iPods: Restoring ORDER in the gymnasium

iPods: Restoring ORDER in the gymnasium

By Laura Fitzgerald

Bilingual ESL/Dance/Health/PE Teacher

Spirit Coordinator-Dance, Cheer, Mascot program

Lacrosse Coach

Certified PT, Kettlebell, Zumba instructor

Leader of the Shanghai PE Professionals technology group

@Concordia International School Shanghai

We all know that childhood inactivity is a tremendous global problem.  How would you respond if I told you that the power to revolutionize Physical Education lies in the power of the iPod?  Given the popularity of various tablets and smart phones, an iPod might sound old-fashioned, but it’s exactly what I’ve needed to boost student motivation, enhance instruction and track student success in the gymnasium.

Historically speaking, the Physical Education field has not excelled at collecting student achievement data to drive the curriculum, instruction and assessment methods of a program.

However, with the implementation of the iPod program this school year, as semester one comes to an end, it is clear to see that there is tremendous power in the ability to collect, organize and manage student achievement data in more meaningful ways.


Without the iPods, many students can comfortably play the role of a competent bystander.  Sure they can observe a game; touch the ball every now and then, but they never actually have to apply the skills that were taught.  The competent bystanders never receive corrections that are specific to their bio-mechanic deficiencies, nor improve performance in a game-like situation.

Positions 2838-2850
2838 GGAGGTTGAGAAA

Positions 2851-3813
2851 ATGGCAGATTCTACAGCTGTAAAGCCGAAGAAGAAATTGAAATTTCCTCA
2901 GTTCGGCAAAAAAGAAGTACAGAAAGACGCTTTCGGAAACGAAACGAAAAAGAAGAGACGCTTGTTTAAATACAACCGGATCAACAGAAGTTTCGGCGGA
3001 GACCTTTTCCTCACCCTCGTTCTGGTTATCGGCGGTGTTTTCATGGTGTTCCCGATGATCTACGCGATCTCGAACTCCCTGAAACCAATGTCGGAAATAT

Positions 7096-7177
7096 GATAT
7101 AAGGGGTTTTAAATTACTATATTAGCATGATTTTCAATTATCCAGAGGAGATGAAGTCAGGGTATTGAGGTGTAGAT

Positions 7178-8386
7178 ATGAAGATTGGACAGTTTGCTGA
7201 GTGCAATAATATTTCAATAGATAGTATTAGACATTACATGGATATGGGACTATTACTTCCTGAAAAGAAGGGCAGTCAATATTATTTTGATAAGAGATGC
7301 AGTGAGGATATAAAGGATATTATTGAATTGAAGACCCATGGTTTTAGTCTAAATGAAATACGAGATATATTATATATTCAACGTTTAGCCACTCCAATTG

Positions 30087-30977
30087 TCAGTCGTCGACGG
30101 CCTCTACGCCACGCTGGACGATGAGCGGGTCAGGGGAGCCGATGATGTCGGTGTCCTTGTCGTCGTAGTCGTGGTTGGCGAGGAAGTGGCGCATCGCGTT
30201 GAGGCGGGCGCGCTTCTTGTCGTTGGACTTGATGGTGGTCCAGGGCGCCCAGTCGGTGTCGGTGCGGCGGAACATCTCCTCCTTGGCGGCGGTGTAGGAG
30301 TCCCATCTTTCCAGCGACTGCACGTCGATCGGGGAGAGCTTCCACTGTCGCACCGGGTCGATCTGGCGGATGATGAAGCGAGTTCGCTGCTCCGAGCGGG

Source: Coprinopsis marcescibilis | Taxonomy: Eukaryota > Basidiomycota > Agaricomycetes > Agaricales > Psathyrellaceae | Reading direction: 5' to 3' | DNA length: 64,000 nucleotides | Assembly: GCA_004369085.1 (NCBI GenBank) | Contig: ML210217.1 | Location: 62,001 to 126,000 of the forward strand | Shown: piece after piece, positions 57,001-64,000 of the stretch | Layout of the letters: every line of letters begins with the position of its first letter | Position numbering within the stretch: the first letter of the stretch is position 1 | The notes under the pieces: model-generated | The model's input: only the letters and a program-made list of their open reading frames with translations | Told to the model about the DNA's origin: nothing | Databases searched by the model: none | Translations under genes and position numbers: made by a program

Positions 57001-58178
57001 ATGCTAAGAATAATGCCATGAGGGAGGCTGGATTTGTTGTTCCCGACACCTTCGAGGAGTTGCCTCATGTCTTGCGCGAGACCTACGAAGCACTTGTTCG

With the iPods, students are competent performers.  Students have built online portfolios of their psychomotor skills, and perform movement analyses for each unit.  During game play, I can now objectively track their progression with time on skill, success of skill, and provide a percentage of skill improvement.

The iPods have allowed for peer coaching opportunities.  Using the video application, students have videotaped their peers performing a skill, drill, or game play and provide immediate feedback via video commentary, with cues that they’ve learned.  This further reinforces the skill concepts and improves retention.

The improved ability to observe and peer coach has enabled students to work quickly in a cooperative fashion to solve challenges.


Without the iPods, many students go through the motions of class, the motions of exercises without really knowing how or why they were doing movement.

With the iPods, students can better reflect on why conditioning certain muscles will lead to improved performance.  With more advanced methods of data collection, students have made their conditioning more purposeful, by fitness category and/or intensity.  For instance, some have seen that improved core strength led to improved cardiovascular performance.  In their entry activity/daily fitness blast, students choose their own exercise in the pre-determined fitness application.   The students have been learning how to use a new fitness application each month.   The applications we have used include Gorilla Workout, RipDeck, Sworkit and Fit Star.   Allowing students a choice in their fitness blast has improved the intrinsic motivation for achievement, differentiated instruction, and improved support for visual learners.  This also allows students to reflect on their physical activity preferences and how they relate to a lifelong participation.